Like every scientist who has stretched the boundaries of what we know, every theorist who has struggled to see beyond the easy answers, Darwin was pressured from every side, pushed to flatten mysteries into platitudes easier to understand.
I grew up in a church tradition that saw Darwin as evil, science and Christianity as inextricably opposed, and pursuit of secular knowledge as a common route to spiritual ruin. Yet my grandmother’s Bible holds curious margin notes throughout the book of Genesis, and an interesting little outline listing “literal view,” “gap theory,” “day age theory,” “pictoral day.”
I’m thankful for her example of struggling to harmonize what she learned and saw with what she read in scripture.
Thankful for Darwin’s difficult journeys of discovery, Lemaître’s bold and brilliant challenge to the status quo.
Very thankful God lead me to a Christian liberal arts college that taught and practiced “all truth is God’s truth,” with a robust science department unafraid to grapple with available evidence: the implications of fossil record, the astounding discoveries in physics, biology, archeology, anthropology.
I’m thankful for the gentle wisdom of my college Classics professor, who graciously tried to pry his students from a too-literal view of Biblical interpretation, grieving at the way words of scripture were misread to hold women to a narrow role, misinterpreted and zealously misused to portray God’s actions in simplistic ways that missed the broader point.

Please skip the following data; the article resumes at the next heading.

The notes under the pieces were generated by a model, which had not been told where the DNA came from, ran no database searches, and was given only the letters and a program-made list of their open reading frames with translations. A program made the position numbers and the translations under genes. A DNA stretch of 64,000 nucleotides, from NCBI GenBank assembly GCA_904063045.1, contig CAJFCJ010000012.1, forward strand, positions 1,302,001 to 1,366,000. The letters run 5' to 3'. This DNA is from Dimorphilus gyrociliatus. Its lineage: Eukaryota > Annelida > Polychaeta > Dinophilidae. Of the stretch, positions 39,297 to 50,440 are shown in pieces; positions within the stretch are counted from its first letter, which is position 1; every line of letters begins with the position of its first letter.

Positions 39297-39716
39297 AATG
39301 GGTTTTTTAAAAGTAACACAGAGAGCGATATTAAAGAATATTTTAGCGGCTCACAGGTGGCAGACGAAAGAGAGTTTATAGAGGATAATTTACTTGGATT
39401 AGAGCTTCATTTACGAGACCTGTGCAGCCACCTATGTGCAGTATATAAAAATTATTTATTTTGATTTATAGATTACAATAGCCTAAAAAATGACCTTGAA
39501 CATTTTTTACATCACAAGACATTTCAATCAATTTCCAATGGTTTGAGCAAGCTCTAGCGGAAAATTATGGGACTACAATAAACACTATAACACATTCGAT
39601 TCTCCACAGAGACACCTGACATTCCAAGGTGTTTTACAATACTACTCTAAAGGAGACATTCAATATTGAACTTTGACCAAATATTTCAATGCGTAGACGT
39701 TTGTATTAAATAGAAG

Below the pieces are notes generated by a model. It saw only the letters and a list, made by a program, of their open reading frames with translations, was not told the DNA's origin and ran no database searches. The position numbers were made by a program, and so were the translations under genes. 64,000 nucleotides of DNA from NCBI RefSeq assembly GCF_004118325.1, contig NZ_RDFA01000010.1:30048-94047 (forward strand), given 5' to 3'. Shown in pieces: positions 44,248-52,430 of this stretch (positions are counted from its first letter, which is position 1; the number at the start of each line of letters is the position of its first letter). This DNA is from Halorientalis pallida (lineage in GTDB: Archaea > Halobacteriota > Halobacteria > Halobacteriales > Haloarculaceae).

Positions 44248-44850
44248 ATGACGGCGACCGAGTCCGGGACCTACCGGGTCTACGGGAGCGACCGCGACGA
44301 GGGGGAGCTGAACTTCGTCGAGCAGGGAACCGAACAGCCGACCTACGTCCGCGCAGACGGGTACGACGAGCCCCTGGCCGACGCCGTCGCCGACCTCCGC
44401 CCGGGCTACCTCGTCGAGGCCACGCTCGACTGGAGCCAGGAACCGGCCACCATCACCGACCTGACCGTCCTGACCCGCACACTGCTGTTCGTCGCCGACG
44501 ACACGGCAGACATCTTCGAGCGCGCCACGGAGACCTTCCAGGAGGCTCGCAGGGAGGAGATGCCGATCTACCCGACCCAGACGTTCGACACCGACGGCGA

I’m thankful for Christian scientists from the days of Copernicus to now who have built on the premise that truth is knowable, universal principles apply, and, as Copernicus said, it's our “loving duty to seek the truth in all things, in so far as God has granted that to human reason.” –
I’m thankful for groups like American Science Affiliation: A Network of Christians in the Sciences xand their faithful work in understanding this amazing universe we’re given. And BioLogos “inviting the church and the world to see the harmony between science and biblical faith.”
I’m thankful for family and faith community willing to live in that “muddle” that Darwin described: confident that there is a Maker, deeply aware there is much we don’t know, can’t explain, may never understand about the intersection of observable fact and the God who says “my thoughts are not your thoughts, neither are your ways my ways. As the heavens are higher than the earth, so are my ways higher than your ways and my thoughts than your thoughts.
Most gracious God, by whose knowledge the depths are
broken up and the clouds drop down the dew: We yield thee
hearty thanks and praise for the return of seed time and harvest,
for the increase of the ground and the gathering in of its fruits,
and for all other blessings of thy merciful providence
bestowed upon this nation and people. And, we beseech thee,
give us a just sense of these great mercies, such as may appear
in our lives by a humble, holy, and obedient walking before
thee all our days; through Jesus Christ our Lord, to whom,
with thee and the Holy Ghost be all glory and honor, world
without end. Amen. (Book of Common Prayer)
This is the second in a short Thanksgiving series.
The first: Thanksgiving One: Provision, November 8, 2015.